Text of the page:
First things first, does winter weather cause breakouts?
“Actually, acne does not tend to be seasonal for most people,” says Dr. Schaffran, our chief dermatologist. “There are some who find their acne varies from one season to the next because their skin does better or worse in different climates, but that’s not the majority.”
What does affect acne is dryness. If your skin is dry, it sends a signal to your oil glands that they need to produce more oil, leading to more sebum production. In acne-prone patients, this excess oil production means more pores get clogged, resulting in worsening acne.
What can I do to manage dryness?
Moisturize, moisturize and guess what else? Moisturize. A serum — applied before a moisturizer — can also be beneficial in delivering a high concentration of hydrating active ingredients to the skin. (Our popular favorite, the Serum Hydrator is a great choice.)
Okay, so worsening acne doesn’t necessarily correlate with winter weather. What factors are at play during different times of year then?
Dr. Schaffran: “In my experience, the biggest contributing factor to seasonal acne is stress at different times of the year.” In other words, those holiday parties are a biggie. Navigating an endless “to do list”, including corporate cocktails, the kids’ holiday wish lists and hosting a dinner for 16 might land a few stress-induced flare-ups on your face.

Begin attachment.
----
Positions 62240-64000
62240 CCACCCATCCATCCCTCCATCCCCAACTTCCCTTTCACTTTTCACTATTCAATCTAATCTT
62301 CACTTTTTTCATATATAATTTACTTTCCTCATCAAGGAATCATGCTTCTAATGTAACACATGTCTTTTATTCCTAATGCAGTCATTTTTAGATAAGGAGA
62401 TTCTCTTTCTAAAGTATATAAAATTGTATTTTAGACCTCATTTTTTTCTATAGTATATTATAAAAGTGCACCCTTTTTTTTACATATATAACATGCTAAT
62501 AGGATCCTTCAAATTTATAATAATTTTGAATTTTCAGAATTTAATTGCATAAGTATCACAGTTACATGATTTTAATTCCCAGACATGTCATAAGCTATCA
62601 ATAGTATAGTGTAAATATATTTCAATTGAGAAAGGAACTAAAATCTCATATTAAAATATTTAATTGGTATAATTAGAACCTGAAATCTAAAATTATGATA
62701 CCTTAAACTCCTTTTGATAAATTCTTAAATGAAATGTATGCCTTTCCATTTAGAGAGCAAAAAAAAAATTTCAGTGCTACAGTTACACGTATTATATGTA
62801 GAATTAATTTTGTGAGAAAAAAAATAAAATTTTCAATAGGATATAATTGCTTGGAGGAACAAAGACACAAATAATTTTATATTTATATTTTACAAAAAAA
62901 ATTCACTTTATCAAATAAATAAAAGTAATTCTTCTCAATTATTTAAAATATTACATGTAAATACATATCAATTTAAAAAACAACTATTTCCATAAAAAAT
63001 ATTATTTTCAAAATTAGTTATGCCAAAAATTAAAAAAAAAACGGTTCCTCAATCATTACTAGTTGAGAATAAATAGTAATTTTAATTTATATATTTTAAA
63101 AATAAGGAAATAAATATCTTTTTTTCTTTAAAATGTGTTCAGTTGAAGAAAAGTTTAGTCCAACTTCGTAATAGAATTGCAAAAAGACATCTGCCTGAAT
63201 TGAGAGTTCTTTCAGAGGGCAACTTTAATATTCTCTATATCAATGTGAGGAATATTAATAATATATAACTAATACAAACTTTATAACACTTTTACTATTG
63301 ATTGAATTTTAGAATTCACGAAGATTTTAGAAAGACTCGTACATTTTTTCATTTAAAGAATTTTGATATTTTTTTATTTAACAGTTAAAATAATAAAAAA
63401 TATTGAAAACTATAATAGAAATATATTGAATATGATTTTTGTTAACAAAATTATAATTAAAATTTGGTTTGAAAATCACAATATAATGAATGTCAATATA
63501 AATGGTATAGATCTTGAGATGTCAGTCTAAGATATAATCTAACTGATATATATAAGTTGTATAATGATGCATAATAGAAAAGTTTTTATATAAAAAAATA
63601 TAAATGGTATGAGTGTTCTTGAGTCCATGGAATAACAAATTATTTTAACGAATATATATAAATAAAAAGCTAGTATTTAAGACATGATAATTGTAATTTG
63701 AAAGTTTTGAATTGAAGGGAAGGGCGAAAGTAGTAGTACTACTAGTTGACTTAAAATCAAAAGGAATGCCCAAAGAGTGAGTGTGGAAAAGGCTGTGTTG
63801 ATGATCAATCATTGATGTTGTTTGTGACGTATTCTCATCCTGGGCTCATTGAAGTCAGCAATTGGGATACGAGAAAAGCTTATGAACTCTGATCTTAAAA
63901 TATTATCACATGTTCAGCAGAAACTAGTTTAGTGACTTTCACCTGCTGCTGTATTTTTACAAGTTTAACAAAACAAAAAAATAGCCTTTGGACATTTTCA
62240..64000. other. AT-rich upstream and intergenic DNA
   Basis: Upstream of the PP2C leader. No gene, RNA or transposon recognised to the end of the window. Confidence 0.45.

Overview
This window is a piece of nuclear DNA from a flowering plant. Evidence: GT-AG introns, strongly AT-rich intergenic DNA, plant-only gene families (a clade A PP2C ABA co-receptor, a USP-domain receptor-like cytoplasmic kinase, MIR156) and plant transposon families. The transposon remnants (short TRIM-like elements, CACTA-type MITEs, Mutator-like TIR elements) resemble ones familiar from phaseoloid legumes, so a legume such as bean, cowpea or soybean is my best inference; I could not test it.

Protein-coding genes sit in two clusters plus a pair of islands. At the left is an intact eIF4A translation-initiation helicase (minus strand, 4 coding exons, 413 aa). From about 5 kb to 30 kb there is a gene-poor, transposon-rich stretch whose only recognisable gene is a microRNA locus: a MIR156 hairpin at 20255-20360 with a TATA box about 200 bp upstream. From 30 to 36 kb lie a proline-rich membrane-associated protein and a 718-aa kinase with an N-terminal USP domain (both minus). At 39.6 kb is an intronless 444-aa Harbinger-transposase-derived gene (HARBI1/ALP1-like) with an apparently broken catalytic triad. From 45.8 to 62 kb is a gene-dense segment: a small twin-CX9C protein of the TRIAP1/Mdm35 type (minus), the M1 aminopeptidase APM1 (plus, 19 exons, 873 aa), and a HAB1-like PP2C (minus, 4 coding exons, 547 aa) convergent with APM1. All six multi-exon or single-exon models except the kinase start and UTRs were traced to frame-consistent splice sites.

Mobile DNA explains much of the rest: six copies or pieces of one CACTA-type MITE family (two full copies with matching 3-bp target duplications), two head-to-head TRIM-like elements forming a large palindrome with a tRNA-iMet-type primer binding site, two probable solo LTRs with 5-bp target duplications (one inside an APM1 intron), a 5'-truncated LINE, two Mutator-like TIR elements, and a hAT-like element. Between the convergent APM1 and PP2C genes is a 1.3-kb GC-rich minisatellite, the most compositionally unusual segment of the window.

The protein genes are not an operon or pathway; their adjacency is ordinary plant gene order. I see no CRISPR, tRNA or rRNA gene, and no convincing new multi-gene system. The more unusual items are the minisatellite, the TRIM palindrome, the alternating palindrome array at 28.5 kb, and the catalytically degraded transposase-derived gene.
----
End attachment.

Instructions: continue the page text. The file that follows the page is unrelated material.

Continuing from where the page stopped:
Other contributing factors to acne are sweating and humidity during warmer months. That’s why it’s important to frequently wash off any sweat that has accumulated on your face so that it doesn’t mix with dirt and oil, which can then lead to breakouts.
Is there anything I can do to prep my skin for the change in season?
From an acne perspective, there isn’t much you can do preventatively other than making sure your skin barrier intact and protected. This means using an effective and gentle cleansing and moisturizing routine (cough cough… The 3-Step System). Don’t over scrub or use products that will strip too much of your own natural oils (here’s looking at you, salicylic acid and retinol). Too much of this can cause more dryness, irritation and actually perpetuate the breakout cycle.